75 East River Parkway
Minneapolis, MN 55455
I work in mouse models to uncover the molecular mechanisms in mesocorticolimbic regions that permit us to learn new goal-directed behaviors, maintain motivation, and exert control over impulsive and habitual actions. Because these abilities are often altered in neurodevelopmental disorders such as autism and ADHD, understanding the molecular keys to these abilities may reveal what makes these brains unique and identify new therapeutic avenues.
In addition, because neurodevelopmental disorders are far more common in boys than in girls, I am invested in understanding how sex differences impact the development of these cognitive abilities. In the long term, I want to uncover how we use feedback to learn new behaviors, and what differentiates the times we are able to use feedback to make optimal choices from the times we ignore feedback and end up making habitual or impulsive choices.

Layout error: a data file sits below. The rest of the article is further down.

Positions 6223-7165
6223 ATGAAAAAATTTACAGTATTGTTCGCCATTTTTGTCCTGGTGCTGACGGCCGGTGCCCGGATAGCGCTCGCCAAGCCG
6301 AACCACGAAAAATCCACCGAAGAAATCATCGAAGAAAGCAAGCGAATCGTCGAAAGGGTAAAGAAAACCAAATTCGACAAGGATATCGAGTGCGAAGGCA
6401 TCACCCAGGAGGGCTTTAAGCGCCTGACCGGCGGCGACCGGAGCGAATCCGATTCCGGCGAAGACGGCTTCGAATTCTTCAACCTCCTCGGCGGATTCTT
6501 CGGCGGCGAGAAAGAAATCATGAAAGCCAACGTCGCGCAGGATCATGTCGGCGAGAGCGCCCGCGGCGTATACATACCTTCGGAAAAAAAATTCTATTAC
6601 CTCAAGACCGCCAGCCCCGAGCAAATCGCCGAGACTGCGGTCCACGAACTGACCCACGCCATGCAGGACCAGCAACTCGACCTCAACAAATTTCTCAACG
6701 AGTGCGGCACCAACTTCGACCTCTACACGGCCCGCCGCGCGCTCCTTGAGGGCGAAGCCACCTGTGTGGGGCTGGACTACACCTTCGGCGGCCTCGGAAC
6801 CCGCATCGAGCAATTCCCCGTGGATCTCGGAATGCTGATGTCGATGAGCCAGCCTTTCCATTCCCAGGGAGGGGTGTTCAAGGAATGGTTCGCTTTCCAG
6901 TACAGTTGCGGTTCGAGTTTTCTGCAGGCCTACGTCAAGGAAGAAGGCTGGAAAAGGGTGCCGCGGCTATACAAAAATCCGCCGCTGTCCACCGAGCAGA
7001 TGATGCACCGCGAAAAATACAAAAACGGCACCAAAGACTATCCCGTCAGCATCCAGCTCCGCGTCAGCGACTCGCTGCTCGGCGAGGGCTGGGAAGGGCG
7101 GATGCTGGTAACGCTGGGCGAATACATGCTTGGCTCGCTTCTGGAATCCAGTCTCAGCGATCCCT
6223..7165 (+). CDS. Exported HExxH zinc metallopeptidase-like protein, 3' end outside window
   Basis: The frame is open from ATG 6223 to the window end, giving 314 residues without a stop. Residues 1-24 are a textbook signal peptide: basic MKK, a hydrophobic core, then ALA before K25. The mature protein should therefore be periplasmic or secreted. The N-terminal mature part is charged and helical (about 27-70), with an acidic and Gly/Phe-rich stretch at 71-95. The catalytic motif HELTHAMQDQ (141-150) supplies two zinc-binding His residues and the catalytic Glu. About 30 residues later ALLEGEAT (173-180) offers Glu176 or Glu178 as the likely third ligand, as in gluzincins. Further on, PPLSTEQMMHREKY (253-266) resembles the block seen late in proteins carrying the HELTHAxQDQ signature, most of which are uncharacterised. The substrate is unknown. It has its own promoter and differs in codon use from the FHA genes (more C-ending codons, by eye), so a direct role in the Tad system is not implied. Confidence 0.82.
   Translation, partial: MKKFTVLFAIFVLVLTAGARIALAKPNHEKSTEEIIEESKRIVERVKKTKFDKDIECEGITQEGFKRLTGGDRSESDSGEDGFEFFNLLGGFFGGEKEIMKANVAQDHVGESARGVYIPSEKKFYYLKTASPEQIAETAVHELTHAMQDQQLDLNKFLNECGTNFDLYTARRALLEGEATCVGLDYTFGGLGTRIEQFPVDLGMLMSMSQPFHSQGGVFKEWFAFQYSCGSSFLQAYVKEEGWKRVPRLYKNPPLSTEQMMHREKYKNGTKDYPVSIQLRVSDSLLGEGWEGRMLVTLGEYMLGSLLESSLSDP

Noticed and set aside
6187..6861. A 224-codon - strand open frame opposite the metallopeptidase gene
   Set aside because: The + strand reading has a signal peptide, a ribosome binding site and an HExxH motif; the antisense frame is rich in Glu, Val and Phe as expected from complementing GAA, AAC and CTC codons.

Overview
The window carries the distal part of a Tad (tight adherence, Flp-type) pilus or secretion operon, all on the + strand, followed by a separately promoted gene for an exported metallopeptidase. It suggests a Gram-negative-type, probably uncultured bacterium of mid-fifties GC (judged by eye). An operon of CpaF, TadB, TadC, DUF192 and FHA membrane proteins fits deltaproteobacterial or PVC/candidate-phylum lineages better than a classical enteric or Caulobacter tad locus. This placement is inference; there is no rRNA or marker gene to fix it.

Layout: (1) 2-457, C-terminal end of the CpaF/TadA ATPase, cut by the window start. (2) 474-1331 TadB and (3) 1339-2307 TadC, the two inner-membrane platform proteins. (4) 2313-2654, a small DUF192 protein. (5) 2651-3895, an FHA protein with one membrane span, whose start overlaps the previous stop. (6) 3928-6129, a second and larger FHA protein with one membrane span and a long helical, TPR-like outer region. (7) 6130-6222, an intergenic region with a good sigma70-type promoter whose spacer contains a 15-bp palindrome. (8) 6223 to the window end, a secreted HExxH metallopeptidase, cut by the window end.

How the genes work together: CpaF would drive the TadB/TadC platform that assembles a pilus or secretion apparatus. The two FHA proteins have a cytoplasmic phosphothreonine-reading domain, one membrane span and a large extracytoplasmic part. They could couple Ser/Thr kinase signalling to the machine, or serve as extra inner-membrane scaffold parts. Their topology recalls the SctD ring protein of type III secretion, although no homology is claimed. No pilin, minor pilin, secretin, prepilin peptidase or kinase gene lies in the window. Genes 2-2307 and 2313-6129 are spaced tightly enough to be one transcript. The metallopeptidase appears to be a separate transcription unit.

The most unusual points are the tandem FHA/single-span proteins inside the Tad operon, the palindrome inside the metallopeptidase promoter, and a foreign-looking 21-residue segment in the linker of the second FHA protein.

- Ph.D.: Psychology, University of Michigan, 2009
- B.A.: Psychology, Reed College, 2003
- Animal learning and behavior
- Developmental Disabilities: Autism Spectrum Disorder, Down Syndrome, Fragile X Syndrome
- Behavioral neuroscience
- Mouse models of psychiatric conditions
- Transcriptional and epigenetic mechanisms
- Motivation and cognitive control